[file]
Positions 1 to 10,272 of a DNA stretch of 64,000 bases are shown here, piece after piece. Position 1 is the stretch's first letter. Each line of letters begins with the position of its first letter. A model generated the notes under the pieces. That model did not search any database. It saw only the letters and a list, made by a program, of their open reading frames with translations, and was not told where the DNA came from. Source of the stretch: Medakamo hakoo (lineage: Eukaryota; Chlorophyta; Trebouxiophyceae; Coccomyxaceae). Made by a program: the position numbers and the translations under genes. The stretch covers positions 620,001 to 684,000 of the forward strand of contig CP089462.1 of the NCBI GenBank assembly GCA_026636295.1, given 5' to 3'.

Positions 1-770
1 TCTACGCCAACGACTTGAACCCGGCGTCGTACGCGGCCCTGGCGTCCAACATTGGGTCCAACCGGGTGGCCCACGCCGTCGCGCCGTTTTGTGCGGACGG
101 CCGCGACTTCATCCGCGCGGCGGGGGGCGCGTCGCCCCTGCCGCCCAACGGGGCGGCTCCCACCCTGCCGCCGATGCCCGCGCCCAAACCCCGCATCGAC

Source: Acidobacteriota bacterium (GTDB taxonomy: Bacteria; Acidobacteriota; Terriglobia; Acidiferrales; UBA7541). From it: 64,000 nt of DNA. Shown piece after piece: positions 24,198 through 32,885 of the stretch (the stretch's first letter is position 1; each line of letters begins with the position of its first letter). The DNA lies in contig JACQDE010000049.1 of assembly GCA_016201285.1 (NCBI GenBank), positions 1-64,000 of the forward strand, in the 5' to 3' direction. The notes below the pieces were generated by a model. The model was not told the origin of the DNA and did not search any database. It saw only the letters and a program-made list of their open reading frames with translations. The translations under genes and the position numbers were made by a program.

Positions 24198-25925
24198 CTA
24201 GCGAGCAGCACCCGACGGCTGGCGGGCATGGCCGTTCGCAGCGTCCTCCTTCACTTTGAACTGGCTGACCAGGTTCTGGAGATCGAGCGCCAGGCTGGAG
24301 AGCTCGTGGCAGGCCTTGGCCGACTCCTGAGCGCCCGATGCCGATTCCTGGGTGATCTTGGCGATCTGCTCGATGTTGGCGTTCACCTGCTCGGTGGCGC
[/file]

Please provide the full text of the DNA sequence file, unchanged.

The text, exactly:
Positions 1 to 10,272 of a DNA stretch of 64,000 bases are shown here, piece after piece. Position 1 is the stretch's first letter. Each line of letters begins with the position of its first letter. A model generated the notes under the pieces. That model did not search any database. It saw only the letters and a list, made by a program, of their open reading frames with translations, and was not told where the DNA came from. Source of the stretch: Medakamo hakoo (lineage: Eukaryota; Chlorophyta; Trebouxiophyceae; Coccomyxaceae). Made by a program: the position numbers and the translations under genes. The stretch covers positions 620,001 to 684,000 of the forward strand of contig CP089462.1 of the NCBI GenBank assembly GCA_026636295.1, given 5' to 3'.

Positions 1-770
1 TCTACGCCAACGACTTGAACCCGGCGTCGTACGCGGCCCTGGCGTCCAACATTGGGTCCAACCGGGTGGCCCACGCCGTCGCGCCGTTTTGTGCGGACGG
101 CCGCGACTTCATCCGCGCGGCGGGGGGCGCGTCGCCCCTGCCGCCCAACGGGGCGGCTCCCACCCTGCCGCCGATGCCCGCGCCCAAACCCCGCATCGAC

Source: Acidobacteriota bacterium (GTDB taxonomy: Bacteria; Acidobacteriota; Terriglobia; Acidiferrales; UBA7541). From it: 64,000 nt of DNA. Shown piece after piece: positions 24,198 through 32,885 of the stretch (the stretch's first letter is position 1; each line of letters begins with the position of its first letter). The DNA lies in contig JACQDE010000049.1 of assembly GCA_016201285.1 (NCBI GenBank), positions 1-64,000 of the forward strand, in the 5' to 3' direction. The notes below the pieces were generated by a model. The model was not told the origin of the DNA and did not search any database. It saw only the letters and a program-made list of their open reading frames with translations. The translations under genes and the position numbers were made by a program.

Positions 24198-25925
24198 CTA
24201 GCGAGCAGCACCCGACGGCTGGCGGGCATGGCCGTTCGCAGCGTCCTCCTTCACTTTGAACTGGCTGACCAGGTTCTGGAGATCGAGCGCCAGGCTGGAG
24301 AGCTCGTGGCAGGCCTTGGCCGACTCCTGAGCGCCCGATGCCGATTCCTGGGTGATCTTGGCGATCTGCTCGATGTTGGCGTTCACCTGCTCGGTGGCGC